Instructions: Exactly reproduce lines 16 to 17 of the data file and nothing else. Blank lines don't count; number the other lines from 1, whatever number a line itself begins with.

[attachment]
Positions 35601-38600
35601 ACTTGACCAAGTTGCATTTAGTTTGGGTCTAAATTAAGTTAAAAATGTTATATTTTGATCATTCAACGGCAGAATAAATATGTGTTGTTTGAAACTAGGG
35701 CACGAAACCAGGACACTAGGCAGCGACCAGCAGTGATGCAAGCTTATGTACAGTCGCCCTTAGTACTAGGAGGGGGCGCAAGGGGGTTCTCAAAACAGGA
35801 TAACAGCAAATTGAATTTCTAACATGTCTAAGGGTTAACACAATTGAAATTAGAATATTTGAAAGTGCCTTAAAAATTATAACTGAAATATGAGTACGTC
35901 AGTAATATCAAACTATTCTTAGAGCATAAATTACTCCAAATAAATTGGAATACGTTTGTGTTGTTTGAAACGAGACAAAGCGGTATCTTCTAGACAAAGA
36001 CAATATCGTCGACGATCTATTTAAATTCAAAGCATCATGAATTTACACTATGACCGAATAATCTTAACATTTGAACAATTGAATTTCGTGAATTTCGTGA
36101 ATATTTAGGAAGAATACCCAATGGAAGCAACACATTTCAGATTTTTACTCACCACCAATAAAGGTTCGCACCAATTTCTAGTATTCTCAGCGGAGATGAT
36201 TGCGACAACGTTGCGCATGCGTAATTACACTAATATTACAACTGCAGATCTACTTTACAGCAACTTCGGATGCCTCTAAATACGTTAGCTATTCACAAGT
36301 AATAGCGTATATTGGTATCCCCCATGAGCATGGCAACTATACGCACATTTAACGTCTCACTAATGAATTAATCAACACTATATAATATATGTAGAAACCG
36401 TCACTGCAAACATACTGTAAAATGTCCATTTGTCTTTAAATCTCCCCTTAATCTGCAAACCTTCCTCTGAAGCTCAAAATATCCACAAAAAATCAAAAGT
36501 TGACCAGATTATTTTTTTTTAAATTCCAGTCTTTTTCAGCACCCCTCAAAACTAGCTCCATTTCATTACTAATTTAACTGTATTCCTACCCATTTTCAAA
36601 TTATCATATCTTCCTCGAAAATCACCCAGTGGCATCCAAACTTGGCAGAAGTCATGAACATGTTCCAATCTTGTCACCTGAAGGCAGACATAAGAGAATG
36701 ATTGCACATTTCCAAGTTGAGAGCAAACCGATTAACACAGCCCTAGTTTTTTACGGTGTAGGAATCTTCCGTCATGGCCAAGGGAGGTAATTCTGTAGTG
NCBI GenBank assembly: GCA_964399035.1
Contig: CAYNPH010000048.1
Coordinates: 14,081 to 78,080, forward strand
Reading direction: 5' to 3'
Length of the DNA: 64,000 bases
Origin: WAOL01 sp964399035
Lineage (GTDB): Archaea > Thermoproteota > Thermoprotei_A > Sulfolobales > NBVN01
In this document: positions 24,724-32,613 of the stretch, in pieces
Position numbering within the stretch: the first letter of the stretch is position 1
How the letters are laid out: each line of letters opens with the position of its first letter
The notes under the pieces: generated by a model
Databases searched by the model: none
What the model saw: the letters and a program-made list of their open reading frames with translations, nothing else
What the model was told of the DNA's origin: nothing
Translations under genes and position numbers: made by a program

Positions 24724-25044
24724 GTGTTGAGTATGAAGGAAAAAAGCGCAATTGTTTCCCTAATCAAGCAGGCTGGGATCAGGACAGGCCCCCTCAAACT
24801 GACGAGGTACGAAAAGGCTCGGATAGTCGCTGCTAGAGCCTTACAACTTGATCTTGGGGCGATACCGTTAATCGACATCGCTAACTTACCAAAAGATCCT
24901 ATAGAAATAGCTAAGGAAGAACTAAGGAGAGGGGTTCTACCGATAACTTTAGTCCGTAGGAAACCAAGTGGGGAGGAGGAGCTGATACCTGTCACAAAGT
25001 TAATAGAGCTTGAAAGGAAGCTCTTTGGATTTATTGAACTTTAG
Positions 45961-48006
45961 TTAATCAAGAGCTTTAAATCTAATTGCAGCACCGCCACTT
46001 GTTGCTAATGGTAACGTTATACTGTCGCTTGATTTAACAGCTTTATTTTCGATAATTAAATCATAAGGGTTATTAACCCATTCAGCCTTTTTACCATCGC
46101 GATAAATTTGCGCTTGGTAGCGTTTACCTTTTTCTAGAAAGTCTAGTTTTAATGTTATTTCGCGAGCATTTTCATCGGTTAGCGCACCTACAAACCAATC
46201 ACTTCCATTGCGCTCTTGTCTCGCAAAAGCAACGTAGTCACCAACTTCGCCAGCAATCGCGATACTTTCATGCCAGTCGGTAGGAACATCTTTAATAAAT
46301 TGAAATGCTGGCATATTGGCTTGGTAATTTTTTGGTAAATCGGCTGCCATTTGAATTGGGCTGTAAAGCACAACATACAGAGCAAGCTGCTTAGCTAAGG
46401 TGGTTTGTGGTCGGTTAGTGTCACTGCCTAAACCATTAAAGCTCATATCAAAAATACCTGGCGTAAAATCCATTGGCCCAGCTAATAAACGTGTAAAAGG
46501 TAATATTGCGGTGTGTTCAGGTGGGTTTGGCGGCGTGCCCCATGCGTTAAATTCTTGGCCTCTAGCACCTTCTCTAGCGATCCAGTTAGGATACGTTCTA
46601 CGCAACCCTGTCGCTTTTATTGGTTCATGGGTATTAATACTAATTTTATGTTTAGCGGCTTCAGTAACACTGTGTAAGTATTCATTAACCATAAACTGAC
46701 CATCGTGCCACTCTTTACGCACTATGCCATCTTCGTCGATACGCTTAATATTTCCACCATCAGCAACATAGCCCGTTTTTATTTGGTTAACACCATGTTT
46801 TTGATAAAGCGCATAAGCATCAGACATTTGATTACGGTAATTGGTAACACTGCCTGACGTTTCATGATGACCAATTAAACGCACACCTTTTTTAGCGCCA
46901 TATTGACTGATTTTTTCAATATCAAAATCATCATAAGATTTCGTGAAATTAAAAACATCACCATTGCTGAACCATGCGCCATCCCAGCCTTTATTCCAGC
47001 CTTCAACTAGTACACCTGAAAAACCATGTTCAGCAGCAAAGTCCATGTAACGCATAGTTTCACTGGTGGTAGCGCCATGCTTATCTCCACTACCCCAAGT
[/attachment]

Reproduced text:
Coordinates: 14,081 to 78,080, forward strand
Reading direction: 5' to 3'